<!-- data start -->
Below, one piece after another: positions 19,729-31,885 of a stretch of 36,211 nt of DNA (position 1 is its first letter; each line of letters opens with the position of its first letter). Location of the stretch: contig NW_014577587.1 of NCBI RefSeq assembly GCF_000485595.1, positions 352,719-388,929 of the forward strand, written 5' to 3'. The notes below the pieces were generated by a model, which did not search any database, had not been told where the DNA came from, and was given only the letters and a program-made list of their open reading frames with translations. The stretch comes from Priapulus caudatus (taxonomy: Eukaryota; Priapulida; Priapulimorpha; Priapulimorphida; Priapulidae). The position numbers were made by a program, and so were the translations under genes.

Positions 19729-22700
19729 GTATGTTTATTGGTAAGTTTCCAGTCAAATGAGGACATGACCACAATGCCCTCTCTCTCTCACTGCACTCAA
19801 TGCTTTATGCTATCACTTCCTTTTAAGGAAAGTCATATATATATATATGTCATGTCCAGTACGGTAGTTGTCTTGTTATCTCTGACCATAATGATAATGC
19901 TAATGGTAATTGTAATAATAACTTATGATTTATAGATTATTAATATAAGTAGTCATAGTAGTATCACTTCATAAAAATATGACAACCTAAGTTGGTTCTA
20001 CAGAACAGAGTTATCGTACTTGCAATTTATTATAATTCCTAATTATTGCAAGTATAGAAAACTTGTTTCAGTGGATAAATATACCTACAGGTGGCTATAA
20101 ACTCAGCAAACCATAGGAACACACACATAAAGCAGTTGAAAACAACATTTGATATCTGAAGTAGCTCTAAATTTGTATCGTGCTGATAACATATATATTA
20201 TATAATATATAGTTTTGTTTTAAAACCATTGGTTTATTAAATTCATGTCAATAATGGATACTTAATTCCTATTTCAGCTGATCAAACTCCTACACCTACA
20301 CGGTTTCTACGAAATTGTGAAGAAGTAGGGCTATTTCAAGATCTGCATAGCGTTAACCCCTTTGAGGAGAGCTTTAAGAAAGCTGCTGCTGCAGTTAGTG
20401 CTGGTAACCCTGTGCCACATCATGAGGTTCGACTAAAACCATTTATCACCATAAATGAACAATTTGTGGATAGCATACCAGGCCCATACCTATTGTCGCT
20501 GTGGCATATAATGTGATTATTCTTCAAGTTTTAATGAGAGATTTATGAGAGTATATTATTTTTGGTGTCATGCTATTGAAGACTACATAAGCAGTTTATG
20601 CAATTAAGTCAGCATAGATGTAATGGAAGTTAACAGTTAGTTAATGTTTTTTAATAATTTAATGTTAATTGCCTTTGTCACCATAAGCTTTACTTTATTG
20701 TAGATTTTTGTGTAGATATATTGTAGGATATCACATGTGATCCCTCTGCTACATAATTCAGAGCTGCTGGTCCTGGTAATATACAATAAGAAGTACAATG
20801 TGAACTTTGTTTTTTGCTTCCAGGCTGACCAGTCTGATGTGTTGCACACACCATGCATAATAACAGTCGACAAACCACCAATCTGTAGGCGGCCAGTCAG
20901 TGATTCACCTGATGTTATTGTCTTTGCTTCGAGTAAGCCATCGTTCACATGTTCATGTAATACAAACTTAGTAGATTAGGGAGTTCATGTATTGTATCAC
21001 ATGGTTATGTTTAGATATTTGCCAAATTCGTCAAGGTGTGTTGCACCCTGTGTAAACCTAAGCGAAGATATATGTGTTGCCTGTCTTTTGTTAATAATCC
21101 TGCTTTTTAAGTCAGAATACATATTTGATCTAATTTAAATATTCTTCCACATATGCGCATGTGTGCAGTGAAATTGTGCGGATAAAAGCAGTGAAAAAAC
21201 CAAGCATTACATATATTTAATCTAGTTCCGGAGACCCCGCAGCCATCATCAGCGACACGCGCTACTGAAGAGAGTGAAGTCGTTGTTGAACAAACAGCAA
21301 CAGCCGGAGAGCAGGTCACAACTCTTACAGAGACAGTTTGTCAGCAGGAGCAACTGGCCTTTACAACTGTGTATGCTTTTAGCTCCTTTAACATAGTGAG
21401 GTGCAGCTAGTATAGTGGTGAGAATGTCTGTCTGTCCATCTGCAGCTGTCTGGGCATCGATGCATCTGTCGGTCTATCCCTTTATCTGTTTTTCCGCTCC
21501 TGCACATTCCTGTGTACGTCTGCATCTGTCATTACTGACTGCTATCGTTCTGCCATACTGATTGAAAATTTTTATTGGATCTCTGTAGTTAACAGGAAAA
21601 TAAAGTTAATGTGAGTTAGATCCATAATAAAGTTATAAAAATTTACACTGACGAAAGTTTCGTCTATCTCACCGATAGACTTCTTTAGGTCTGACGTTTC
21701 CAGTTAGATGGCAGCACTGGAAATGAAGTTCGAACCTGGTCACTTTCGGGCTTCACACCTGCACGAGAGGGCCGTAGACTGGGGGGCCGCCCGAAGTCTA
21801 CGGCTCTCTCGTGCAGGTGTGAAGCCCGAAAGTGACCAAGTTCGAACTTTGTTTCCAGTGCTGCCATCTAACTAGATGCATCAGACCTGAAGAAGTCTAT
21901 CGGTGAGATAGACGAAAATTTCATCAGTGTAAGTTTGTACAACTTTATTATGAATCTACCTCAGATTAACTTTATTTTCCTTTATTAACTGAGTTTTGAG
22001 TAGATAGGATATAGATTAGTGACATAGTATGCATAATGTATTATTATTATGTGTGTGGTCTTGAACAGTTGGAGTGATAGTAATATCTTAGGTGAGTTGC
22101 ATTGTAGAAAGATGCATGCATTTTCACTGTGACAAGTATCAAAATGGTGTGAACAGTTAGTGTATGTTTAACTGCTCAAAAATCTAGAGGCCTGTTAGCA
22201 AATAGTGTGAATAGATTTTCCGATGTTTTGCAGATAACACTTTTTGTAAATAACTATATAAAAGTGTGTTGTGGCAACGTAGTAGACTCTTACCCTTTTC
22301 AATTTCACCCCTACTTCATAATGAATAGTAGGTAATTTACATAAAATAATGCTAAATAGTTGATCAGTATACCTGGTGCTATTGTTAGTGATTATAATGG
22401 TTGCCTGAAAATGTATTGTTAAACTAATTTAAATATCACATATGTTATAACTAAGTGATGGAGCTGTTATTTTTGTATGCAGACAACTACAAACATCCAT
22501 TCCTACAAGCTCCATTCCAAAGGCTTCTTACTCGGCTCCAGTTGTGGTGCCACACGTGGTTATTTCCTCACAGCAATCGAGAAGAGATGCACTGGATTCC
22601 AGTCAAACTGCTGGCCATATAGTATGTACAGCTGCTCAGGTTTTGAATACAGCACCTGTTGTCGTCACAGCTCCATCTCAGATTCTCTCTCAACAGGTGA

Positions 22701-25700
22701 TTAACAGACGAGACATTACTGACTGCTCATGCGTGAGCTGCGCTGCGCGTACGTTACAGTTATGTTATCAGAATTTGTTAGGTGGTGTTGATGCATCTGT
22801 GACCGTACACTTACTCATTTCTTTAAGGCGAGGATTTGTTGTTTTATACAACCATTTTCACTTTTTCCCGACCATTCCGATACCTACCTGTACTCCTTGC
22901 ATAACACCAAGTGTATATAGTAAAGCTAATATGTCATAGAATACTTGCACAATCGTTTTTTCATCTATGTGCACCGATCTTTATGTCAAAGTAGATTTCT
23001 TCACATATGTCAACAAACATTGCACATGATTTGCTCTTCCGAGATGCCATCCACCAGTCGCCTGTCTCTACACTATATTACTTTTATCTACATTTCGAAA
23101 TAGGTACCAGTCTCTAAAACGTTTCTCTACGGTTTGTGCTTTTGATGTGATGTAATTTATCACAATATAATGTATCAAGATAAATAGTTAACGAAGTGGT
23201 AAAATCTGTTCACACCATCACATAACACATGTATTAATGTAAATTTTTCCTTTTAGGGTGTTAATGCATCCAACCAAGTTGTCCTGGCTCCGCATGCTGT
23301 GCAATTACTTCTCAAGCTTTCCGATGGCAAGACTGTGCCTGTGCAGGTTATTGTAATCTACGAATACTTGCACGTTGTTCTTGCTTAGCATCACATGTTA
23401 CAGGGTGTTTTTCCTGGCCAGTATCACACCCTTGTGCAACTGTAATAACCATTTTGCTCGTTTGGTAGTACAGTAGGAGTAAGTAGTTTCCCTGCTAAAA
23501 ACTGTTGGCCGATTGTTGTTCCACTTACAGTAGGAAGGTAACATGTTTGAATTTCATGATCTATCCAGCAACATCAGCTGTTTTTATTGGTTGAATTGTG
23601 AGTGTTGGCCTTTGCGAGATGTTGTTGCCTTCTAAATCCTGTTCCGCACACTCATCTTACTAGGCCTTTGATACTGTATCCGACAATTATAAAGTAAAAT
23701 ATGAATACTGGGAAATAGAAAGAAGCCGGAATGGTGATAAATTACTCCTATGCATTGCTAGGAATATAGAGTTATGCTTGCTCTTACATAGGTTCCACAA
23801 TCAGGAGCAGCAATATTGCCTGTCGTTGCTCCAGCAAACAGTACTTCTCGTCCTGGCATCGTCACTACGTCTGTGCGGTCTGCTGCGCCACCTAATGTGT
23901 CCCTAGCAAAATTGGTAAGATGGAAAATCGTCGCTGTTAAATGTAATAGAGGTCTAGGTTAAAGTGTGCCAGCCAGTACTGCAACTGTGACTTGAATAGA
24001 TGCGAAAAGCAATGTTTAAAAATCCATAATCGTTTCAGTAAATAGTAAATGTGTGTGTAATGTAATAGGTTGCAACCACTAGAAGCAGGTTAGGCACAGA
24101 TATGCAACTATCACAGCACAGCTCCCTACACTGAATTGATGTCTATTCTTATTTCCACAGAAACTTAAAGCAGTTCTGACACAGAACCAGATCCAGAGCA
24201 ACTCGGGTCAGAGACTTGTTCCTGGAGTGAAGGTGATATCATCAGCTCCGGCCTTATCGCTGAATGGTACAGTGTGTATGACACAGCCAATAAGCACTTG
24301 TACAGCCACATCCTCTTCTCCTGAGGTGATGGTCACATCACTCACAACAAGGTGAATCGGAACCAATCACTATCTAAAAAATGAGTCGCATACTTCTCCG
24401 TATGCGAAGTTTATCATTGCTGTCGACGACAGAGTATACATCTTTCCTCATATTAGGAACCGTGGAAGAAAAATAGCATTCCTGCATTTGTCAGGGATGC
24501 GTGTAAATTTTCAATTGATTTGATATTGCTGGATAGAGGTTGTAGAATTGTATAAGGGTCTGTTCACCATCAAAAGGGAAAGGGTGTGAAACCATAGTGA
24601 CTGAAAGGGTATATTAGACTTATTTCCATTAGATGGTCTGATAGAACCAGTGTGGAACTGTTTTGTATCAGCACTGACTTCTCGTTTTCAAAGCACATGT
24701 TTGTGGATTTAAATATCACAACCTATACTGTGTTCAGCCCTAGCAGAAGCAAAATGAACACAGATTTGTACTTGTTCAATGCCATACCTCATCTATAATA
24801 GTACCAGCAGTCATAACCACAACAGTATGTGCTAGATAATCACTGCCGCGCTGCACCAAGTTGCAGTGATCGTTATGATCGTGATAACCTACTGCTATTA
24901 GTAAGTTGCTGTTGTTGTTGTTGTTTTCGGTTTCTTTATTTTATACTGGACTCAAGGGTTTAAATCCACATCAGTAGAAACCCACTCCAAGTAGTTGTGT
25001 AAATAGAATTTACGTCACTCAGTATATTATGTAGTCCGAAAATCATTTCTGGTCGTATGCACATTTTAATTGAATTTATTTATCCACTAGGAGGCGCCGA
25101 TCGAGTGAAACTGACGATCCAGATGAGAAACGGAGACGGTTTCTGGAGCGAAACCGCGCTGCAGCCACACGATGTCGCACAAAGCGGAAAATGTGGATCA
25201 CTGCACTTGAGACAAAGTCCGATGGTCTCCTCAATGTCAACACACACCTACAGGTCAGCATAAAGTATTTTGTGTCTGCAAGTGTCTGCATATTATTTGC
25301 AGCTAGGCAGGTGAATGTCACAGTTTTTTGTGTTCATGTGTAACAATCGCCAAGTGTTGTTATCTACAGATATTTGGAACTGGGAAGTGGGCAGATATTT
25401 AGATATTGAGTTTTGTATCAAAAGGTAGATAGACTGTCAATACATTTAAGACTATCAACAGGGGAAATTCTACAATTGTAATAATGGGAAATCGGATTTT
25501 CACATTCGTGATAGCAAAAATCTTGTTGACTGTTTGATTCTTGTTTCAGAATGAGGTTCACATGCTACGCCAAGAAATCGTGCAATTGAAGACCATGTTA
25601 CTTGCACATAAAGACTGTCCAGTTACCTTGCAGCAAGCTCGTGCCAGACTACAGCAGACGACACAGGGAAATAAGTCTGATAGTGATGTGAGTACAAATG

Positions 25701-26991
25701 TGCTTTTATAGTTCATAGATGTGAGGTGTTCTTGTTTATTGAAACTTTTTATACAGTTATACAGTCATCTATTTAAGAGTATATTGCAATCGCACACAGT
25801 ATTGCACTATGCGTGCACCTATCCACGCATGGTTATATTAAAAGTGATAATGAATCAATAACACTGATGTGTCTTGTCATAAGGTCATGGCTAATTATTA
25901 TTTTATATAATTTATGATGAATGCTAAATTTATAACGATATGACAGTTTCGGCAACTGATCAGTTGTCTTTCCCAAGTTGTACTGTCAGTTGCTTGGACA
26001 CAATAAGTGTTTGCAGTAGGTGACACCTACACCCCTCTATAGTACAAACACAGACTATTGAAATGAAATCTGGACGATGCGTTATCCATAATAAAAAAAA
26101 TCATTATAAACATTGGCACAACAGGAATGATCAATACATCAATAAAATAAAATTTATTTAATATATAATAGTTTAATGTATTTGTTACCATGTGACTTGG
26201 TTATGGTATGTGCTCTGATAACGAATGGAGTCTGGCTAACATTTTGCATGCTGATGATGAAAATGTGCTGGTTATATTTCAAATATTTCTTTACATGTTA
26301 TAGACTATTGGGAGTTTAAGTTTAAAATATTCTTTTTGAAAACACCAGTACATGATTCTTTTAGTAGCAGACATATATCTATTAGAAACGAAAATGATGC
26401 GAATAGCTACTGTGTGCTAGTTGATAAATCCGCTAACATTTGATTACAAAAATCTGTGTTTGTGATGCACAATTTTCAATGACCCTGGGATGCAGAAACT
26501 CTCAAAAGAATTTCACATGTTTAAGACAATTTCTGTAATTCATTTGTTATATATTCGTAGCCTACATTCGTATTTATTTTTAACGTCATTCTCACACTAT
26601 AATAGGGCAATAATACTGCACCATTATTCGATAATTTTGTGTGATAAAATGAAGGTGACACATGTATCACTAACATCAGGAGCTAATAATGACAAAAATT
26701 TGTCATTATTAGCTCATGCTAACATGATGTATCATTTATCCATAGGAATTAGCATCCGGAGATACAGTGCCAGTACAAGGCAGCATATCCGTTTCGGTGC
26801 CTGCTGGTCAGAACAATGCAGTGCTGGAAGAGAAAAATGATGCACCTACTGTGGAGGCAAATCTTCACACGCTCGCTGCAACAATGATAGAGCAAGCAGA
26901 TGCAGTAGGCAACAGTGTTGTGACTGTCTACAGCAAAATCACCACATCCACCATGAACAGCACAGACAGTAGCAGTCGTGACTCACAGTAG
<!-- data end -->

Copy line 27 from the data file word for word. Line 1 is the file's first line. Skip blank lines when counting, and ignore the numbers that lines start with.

22101 ATTGTAGAAAGATGCATGCATTTTCACTGTGACAAGTATCAAAATGGTGTGAACAGTTAGTGTATGTTTAACTGCTCAAAAATCTAGAGGCCTGTTAGCA